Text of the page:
You therefore particularly benefit from a superficially incorporated, primarily organic slow-release fertilizer for vegetables. The plant-based granulate is slowly decomposed by soil organisms and thus releases its nutrients in small quantities. After about two months, you should re-fertilize and keep the soil slightly moist. Mulching with plant material reduces evaporation and the fruits do not lie directly on the ground. A wooden disc can also be used for this, on which the melons rest until harvest.
Types and varieties of melons for the USA
In the United States, water, pineapple, honey, and cantaloupe melons are mainly grown. You can find the best watermelon varieties in our special article. In the following, we show you the varieties suitable for the USA for growing sugar melons.
Sugar melons for growing in the USA
Sugar melons can be divided into four subspecies, of which only the particularly demanding net melons are not grown in the USA. Particularly early varieties should be selected for cultivation in our latitudes.
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Here we present suitable varieties for cultivation in the United States.
- ‘Pineapple’: This crunchy variety with yellow flesh is one of the cold-tolerant varieties; its fruity-sweet taste is reminiscent of pineapple. It forms its own subspecies of the smooth melon or pineapple melon.
- ‘Blenheim Orange’: This honeydew melon variety bears oval fruits that can weigh up to 1 kg. It impresses with its strongly fragrant, sweet pulp and reliable yield.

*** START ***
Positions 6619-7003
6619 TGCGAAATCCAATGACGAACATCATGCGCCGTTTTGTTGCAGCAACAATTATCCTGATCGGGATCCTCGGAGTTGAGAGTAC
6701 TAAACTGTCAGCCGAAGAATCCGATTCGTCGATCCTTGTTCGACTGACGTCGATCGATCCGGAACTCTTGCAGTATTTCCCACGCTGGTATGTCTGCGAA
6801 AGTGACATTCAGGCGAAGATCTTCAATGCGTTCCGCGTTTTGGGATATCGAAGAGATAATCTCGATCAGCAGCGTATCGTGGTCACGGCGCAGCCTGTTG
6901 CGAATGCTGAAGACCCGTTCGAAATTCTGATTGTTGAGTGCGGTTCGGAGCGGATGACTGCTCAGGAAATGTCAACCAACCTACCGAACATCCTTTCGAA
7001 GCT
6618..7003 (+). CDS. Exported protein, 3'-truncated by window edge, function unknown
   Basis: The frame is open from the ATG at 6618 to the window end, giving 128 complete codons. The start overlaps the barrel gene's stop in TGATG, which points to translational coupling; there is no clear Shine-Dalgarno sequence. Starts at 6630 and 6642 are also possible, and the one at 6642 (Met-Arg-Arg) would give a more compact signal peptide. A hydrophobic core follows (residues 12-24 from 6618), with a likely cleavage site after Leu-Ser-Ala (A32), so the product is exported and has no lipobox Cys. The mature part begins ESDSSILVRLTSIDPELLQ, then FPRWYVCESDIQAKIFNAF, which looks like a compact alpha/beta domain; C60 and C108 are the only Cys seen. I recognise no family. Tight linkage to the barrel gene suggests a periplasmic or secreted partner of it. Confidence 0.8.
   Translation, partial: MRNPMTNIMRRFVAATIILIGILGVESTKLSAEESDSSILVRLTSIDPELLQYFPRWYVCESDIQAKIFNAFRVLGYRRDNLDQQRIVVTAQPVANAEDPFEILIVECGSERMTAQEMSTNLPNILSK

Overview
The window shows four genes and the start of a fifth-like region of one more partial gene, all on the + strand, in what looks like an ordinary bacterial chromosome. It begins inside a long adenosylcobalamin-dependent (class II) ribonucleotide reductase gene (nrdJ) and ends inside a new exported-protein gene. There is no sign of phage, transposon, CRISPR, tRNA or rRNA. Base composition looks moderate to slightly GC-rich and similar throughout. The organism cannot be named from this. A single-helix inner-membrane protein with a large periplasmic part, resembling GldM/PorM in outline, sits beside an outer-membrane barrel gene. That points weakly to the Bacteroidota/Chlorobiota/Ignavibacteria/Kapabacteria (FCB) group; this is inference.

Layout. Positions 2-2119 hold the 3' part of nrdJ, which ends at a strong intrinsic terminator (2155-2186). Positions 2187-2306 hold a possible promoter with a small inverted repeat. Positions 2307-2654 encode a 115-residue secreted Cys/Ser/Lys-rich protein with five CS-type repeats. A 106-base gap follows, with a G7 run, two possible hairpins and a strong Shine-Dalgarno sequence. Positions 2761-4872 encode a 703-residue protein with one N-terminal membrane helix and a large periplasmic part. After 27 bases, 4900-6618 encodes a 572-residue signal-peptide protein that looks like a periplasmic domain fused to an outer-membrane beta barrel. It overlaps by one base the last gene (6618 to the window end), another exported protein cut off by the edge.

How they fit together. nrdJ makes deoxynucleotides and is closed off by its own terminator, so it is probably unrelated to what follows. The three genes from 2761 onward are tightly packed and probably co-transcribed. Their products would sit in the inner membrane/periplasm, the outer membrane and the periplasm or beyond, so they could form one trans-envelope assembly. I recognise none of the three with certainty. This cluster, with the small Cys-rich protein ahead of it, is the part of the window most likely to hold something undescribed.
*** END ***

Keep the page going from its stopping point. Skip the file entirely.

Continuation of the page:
- ‘Charentais’: This French cantaloupe melon produces small, round fruits with orange pulp. It has a particularly sweet, aromatic taste. Its fruits reach a weight of about 0.5 to 1.5 kg, the skin is greyish with green stripes when ripe.
- ‘Oka’: A historic honeydew melon variety from 1912 from the Canadian town of Oka. It becomes sweet even in cooler summers and bears palm-sized, gray-green fruits with deep-orange flesh.
- ‘Oliwin’: This oval honeydew melon, weighing up to 1 kg, forms a smooth, white skin over pale green flesh. The Polish variety was selected for cold tolerance and ripens from early to mid-August. The taste of the honeydew melon is aromatic and fruity.
- ‘Rich Sweetness’: A small melon variety from the former Soviet Union with a dark orange color and sun-yellow stripes. The creamy white pulp of the many palm-sized honeydew melons tastes juicy and sweet and can simply be spooned.
- ‘Sweet Granite’: A honeydew melon that was specially grown for climatically unfavorable areas with short summers. This variety is orange-yellow on the outside and inside and has a good sweetness. It is said to go back to a breed by Prof. Elwyn Meader of the University of New Hampshire.
- ‘Zuccherino’: This Italian cantaloupe melon forms oval, yellowish fruits with dark green stripes early on. Their pulp is orange-yellow in color and tastes aromatic and sweet.
There is now a large selection of melon varieties for our latitudes, both outdoors and for cultivation in the greenhouse. Because of the different ripening times, it is worth growing several varieties. This is how you harvest a wide variety of sweet melon fruits over the summer. You can find detailed instructions and tips for growing melons in our special article.